"We are living in a high-tech world. Why can't we use modern methods to locate the bodies?" asked a distraught Subba Rao. He is one of the several unfortunate parents who lost his ward to the waiting watery grave in Himachal Pradesh.
Subba Rao, a dam engineer himself, is aghast at the rescue operations relying on divers. This is a time-consuming and cumbersome process.
It is already four days since 24 frolicking, pic-taking engineering students from the state were washed away by the merciless Beas and the rescue operations are excruciatingly slow and the methods are inexorably archiac. No wonder, they have made little headway.
The rescue teams are using hooks and bamboo sticks to fish out the bodies. The teams move around in singles and two in dinghies and rafters. The under-water cameras arrived on Wednesday night, but are yet to be put to use. The navy is still to be requisitioned.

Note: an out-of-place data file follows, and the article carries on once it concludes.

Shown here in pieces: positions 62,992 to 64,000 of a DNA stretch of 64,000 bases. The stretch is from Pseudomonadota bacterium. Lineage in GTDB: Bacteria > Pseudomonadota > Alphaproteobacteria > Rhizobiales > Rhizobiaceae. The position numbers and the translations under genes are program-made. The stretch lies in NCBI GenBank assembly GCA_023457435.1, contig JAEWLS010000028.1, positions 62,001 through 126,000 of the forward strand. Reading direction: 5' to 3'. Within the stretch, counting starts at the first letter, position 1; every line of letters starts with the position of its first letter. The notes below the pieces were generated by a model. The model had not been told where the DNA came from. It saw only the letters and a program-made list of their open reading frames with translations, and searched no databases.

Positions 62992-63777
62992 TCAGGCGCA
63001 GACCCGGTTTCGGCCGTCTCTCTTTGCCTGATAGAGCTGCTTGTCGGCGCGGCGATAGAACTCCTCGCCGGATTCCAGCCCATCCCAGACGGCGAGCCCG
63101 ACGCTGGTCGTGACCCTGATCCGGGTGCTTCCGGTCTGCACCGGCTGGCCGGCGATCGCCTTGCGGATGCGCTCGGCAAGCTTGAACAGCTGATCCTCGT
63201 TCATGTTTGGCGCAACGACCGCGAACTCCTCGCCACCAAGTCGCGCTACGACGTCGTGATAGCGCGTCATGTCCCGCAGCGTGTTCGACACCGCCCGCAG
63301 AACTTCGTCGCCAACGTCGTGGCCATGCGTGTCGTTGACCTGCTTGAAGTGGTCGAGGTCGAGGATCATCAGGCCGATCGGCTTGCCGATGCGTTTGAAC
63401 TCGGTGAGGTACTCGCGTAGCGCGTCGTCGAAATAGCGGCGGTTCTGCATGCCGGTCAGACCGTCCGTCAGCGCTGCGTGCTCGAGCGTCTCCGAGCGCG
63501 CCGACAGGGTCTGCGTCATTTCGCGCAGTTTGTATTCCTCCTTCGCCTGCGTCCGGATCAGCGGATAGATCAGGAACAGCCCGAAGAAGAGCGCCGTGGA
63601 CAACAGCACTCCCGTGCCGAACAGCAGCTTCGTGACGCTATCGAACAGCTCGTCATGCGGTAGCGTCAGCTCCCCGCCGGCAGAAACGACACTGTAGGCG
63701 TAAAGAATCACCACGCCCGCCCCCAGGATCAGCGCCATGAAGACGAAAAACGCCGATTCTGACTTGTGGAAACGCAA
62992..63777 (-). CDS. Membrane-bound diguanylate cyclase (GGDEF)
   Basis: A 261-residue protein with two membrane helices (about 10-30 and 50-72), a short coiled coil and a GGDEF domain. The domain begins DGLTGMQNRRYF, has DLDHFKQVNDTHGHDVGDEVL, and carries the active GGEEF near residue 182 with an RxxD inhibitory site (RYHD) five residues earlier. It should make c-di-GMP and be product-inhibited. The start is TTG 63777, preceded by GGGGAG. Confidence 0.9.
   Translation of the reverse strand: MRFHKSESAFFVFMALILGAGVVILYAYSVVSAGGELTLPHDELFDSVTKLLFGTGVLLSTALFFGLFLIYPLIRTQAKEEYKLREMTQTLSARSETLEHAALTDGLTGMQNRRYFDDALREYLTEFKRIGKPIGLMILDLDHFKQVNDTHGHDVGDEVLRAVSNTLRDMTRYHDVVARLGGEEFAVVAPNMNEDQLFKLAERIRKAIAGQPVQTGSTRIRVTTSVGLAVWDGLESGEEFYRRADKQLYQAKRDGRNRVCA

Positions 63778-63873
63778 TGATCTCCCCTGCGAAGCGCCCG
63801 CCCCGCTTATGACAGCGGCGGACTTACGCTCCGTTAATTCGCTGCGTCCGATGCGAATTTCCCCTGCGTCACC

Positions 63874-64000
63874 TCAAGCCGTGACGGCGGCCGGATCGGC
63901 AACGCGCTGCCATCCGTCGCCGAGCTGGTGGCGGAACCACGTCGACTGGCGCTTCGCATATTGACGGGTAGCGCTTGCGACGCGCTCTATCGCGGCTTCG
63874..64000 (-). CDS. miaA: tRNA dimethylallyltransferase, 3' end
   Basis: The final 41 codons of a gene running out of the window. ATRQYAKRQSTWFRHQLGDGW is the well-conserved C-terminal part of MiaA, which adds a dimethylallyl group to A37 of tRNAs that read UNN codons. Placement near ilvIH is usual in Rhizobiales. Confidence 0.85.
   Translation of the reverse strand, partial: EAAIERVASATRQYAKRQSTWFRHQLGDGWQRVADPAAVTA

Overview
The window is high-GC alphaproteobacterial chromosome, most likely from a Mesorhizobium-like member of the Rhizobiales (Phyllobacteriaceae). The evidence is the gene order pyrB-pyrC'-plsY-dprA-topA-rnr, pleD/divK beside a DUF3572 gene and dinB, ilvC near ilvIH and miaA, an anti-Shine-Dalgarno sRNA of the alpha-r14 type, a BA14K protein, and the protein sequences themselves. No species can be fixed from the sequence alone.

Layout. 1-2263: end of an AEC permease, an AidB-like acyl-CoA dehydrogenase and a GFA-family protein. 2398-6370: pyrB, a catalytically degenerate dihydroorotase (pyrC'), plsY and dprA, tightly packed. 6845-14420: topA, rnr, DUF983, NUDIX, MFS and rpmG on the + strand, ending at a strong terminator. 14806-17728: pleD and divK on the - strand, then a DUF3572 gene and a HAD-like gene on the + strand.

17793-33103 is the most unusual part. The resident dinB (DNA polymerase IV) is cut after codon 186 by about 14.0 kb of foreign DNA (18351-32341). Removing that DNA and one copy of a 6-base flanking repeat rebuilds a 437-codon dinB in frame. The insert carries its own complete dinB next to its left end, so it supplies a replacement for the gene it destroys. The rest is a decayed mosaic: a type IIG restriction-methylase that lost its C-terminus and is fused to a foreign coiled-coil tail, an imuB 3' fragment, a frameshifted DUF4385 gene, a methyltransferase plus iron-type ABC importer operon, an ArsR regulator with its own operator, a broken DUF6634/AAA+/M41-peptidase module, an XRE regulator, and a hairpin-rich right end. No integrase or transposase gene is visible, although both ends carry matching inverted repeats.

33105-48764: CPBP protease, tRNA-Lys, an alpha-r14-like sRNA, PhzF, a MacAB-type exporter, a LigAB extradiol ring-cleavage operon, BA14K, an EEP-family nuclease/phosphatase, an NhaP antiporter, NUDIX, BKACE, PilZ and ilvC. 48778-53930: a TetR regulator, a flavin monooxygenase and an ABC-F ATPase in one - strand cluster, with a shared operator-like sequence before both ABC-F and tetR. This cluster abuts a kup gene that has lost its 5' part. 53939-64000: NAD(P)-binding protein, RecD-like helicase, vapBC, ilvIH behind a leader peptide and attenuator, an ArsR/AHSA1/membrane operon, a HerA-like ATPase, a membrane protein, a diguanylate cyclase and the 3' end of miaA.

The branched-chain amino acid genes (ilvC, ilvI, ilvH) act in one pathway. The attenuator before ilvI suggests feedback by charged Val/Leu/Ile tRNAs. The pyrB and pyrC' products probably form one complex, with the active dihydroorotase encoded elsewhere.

Why aren't expert divers and swimmers from Assam not being pressed into service? Assam after all shares similar geography and has a slew of snaking hill rivers. The swimmers have experience of fishing out the dead from the bottom of the water body.
Sure, there are some practical problems. The Largi project cannot retain water for longer periods of time as it could mean submergence of upstream villages. When in flow, the swirling waters are utterly incontrolable. The rocky terrain means big boats cannot be employed. Moreover, the locals, who fear and respect the hilly rivers, never venture into when the water is swollen.
The most difficult part is that the search area is heavily silted and is full of mud. There are dangerous whirlpools along the way. All these are making retrieval of bodies difficult.
For the hapless and tragedy-struck parents, however, the wait is endlessly agonising.